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There is now evidence that depression, as characterized by melancholic symptoms, anxiety, and fatigue and somatic (F&S) symptoms, is the clinical expression of peripheral cell-mediated activation, inflammation and induction of oxidative and nitrosative stress (IO&NS) pathways and of central microglial activation, decreased neurogenesis and increased apoptosis. This review gives an explanation for the multiple “co-morbidities” between depression and a large variety of a) brain disorders related to neurodegeneration, e.g. Alzheimer’s, Parkinson’s and Huntington’s disease, multiple sclerosis and stroke; b) medical disorders, such as cardiovascular disorder, chronic fatigue syndrome, chronic obstructive pulmonary disease, rheumatoid arthritis, psoriasis, systemic lupus erythematosus, inflammatory bowel disease, irritable bowel syndrome, leaky gut, diabetes type 1 and 2, obesity and the metabolic syndrome, and HIV infection; and c) conditions, such as hemodialysis, interferon-α-based immunotherapy, the postnatal period and psychosocial stressors. The common denominator of all those disorders/conditions is the presence of microglial activation and/or activation of peripheral IO&NS pathways. There is evidence that shared peripheral and / or central IO&NS pathways underpin the pathophysiology of depression and the previously mentioned disorders and that activation of these IO&NS pathways contributes to shared risk. The IO&NS pathways function as a smoke sensor that detect threats in the peripheral and central parts of the body and signal these threats as melancholic, anxiety, and fatigue and somatic (F&S) symptoms. The presence of concomitant depression is strongly associated with a lower quality of life and increased morbidity and mortality in medical disorders. This may be explained since depression contributes to increased (neuro)inflammatory burden and may therefore drive the inflammatory and degenerative progression. It is concluded that the activation of peripheral and / or central IO&NS pathways may explain the co-occurrence of depression with the above disorders. This shows that depression belongs to the spectrum of inflammatory and degenerative disorders.

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Background : The mind-body nexus has been a topic of growing interest. Further data are however required to understand the specific relationship between mood and anxiety disorders and individual physical health conditions, and to verify whether these psychiatric disorders are linked to overall medical burden.
Methods :
This study examined data collected from 942 men, 20 to 97 years old, participating in the Geelong Osteoporosis Study. A lifetime history of mood and anxiety disorders was identified using the Structured Clinical Interview for DSM-IV-TR Research Version, Non-patient edition (SCID-I/NP). The presence of medical conditions (lifetime) was self-reported and confirmed by medical records, medication use or clinical data. Anthropometric measurements and socioeconomic status (SES) were determined and information on medication use and lifestyle was obtained via questionnaire. Logistic regression models were used to test the associations.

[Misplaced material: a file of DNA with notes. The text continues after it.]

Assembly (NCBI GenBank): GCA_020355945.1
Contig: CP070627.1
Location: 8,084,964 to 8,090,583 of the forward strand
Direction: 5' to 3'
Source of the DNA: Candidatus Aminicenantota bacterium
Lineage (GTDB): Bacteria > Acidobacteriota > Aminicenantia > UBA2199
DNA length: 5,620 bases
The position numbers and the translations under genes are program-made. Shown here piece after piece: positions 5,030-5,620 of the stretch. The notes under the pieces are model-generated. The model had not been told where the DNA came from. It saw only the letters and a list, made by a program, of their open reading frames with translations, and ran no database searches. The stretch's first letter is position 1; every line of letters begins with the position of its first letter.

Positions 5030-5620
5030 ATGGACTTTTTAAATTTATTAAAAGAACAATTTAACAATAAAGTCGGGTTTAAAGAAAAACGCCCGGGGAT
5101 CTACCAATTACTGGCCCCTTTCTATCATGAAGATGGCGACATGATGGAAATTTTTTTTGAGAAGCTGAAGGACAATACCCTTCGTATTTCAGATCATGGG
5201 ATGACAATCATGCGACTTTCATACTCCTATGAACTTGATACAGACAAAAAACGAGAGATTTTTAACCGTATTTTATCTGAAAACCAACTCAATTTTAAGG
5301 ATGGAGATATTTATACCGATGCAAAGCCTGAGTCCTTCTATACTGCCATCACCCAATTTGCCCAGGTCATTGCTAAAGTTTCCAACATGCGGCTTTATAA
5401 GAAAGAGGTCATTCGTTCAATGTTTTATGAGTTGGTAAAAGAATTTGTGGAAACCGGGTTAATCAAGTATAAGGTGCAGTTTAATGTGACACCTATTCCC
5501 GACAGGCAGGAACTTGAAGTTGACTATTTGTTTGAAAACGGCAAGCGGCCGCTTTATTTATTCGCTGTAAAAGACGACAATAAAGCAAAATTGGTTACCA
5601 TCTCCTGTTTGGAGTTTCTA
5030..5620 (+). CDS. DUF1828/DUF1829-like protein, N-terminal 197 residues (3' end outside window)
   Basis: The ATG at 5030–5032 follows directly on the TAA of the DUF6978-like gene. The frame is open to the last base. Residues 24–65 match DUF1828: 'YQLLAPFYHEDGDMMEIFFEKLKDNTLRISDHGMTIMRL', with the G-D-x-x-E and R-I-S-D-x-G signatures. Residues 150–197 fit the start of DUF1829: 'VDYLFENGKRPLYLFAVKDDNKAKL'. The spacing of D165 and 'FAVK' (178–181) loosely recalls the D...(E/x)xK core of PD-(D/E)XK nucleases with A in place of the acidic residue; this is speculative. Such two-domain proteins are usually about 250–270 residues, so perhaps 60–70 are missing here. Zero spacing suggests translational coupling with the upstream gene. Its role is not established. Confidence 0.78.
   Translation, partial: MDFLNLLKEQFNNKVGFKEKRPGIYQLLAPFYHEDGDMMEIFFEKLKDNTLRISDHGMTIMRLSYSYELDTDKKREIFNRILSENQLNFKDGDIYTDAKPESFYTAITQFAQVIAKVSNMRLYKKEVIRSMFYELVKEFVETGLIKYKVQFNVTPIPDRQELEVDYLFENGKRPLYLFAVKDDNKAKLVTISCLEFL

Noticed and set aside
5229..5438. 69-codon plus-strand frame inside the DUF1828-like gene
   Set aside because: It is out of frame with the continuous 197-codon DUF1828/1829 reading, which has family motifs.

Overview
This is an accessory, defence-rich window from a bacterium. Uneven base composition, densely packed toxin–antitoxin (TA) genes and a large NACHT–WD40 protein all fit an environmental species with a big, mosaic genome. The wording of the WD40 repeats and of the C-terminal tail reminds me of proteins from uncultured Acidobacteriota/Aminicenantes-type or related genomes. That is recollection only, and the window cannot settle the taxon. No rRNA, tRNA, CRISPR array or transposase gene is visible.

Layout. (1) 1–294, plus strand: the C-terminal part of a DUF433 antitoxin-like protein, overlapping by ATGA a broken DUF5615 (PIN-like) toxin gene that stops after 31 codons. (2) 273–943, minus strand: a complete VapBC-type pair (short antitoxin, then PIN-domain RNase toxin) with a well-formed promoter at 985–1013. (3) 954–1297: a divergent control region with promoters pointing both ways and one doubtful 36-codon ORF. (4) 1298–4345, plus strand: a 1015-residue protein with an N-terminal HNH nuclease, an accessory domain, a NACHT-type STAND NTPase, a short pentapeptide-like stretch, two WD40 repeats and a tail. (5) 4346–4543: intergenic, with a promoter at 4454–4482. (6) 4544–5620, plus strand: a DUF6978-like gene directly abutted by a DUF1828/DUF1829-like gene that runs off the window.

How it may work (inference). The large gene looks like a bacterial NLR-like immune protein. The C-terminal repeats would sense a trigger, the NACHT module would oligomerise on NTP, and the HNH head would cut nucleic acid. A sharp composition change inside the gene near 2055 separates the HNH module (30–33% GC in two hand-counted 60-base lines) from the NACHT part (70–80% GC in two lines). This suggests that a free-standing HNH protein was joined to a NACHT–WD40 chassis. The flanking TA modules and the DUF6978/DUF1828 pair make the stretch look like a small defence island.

Results : After adjustment for age, socioeconomic status, and health risk factors (body mass index, physical activity and smoking), mood disorders were associated with gastro oesophageal reflux disease (GORD), recurrent headaches, blackouts and/or epilepsy, liver disorders and pulmonary disease in older people, whilst anxiety disorders were significantly associated with thyroid, GORD and other gastrointestinal disorders, and psoriasis. Increased odds of high medical burden were associated with both mood and anxiety disorders.
Conclusions : Our study provides further population-based evidence supporting the link between mental and physical illness in men. Understanding these associations is not only necessary for individual management, but also to inform the delivery of health promotion messages and health care.

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Objective
Medical illness is a risk factor for suicidality; however, disorder-specific risks are not well-known and these relationships are often explained by major depressive disorder (MDD). We aimed to investigate the relationship between suicidal ideation, MDD and medical illnesses in an age-stratified, population-based sample of men participating in the Geelong Osteoporosis Study.

Methods